Finally, for real life mysteries and the men and women who spend their entire careers solving them, I recommend settling down at the desk with Every Bone Tells a Story by Jill Rubalcaba and Peter Robertshaw. This look at a series of four critical hominin discoveries is the kind of science done right that should jazz up any teen with a forensic bent. The authors use straightforward prose and break the discussion down into sections entitled “Discovery,” “Deductions,” and “Debates” as they summarize the finding of four sets of bones commonly known as Turkana Boy, Lapedo Child, Kennewick Man and Iceman. The skeletons range in age from 1.6 million years (Turkana Boy, found in Kenya) to 5,300 years (Iceman, found on the Austria/Italy border). Each has a special circumstance surrounding his death and each is found in startling and often unbelievable ways. (The boys who found the skull of 9,000 year old Kennewick man on the banks of the Columbia River during a boat race are my personal favorite.) Just like the vast array of scientists involved, readers will also learn something new from each discovery. Taken as a set, however, they teach a great deal about how we perceive human history and how much we still have to learn.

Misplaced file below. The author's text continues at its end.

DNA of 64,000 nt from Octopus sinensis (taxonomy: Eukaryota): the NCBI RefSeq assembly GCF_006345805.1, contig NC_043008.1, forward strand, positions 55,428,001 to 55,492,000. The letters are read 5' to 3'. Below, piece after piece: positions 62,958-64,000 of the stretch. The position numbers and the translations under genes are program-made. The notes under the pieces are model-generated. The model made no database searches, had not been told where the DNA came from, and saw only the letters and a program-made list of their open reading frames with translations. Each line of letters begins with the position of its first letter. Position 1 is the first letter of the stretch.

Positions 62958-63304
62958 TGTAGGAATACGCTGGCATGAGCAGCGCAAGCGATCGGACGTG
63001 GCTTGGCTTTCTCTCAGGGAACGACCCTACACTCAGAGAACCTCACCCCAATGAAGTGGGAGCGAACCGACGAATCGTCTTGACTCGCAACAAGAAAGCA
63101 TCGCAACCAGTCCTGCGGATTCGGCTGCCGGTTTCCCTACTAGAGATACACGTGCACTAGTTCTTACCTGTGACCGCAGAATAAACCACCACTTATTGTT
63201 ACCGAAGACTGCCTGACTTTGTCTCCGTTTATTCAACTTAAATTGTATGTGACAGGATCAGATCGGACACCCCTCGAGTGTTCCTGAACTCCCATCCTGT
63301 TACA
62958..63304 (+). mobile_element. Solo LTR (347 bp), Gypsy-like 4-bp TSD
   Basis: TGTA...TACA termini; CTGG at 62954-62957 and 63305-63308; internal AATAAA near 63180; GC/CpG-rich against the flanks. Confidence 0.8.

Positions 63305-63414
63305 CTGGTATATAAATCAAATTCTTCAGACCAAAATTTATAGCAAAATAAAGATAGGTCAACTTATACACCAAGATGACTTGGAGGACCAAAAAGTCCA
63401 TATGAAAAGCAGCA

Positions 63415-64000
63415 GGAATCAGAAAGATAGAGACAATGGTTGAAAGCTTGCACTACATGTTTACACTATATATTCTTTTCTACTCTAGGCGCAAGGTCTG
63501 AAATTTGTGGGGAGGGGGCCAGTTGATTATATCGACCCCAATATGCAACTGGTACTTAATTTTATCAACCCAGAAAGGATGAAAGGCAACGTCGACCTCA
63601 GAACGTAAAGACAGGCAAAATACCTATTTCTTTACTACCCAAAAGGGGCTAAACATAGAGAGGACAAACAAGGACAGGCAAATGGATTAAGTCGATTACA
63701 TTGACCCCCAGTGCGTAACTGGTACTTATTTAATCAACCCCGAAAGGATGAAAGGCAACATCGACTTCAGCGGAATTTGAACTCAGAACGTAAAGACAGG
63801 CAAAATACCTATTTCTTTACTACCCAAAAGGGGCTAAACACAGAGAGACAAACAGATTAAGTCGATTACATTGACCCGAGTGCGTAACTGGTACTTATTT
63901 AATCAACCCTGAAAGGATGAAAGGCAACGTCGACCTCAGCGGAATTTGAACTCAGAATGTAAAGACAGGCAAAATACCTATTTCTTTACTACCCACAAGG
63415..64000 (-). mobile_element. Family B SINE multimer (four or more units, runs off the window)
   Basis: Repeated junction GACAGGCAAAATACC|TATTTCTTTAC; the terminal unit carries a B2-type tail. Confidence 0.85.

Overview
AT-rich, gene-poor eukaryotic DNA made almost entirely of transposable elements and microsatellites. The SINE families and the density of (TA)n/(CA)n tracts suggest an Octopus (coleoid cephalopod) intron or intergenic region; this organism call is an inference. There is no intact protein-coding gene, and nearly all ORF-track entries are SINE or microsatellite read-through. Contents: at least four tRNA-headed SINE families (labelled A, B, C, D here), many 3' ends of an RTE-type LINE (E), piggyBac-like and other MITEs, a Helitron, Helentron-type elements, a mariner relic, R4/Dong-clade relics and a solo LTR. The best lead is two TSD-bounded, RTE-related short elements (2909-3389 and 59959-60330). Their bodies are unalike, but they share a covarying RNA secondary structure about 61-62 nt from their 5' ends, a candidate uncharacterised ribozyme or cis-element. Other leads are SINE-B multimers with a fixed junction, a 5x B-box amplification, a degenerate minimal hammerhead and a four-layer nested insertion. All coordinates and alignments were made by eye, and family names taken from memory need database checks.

Every Bone Tells a Story is an excellent companion to Written in Bone, about the exhumation of graves in Jamestown, and Bodies from the Ice, about several ancient bodies (including Iceman) who have been found preserved in icy regions. What I especially liked about Rubalcaba and Robertshaw’s title, however, was the way they referred back and forth to the discoveries, noting similarities and differences between how each was addressed and researched. There is a whole picture provided by this text that made it quite appealing to me, and I think will certainly make it stand out for older teens interested in the vast array of disciplines focused on this sort of history.